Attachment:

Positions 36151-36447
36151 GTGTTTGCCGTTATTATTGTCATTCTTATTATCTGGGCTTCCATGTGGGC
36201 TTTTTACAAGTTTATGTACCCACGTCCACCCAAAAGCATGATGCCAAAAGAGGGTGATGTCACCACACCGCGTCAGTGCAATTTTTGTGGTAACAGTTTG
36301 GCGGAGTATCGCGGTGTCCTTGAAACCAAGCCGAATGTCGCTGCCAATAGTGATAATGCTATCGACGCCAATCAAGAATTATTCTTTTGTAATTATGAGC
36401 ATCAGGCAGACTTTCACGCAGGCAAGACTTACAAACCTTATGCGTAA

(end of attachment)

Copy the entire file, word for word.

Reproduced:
Positions 36151-36447
36151 GTGTTTGCCGTTATTATTGTCATTCTTATTATCTGGGCTTCCATGTGGGC
36201 TTTTTACAAGTTTATGTACCCACGTCCACCCAAAAGCATGATGCCAAAAGAGGGTGATGTCACCACACCGCGTCAGTGCAATTTTTGTGGTAACAGTTTG
36301 GCGGAGTATCGCGGTGTCCTTGAAACCAAGCCGAATGTCGCTGCCAATAGTGATAATGCTATCGACGCCAATCAAGAATTATTCTTTTGTAATTATGAGC
36401 ATCAGGCAGACTTTCACGCAGGCAAGACTTACAAACCTTATGCGTAA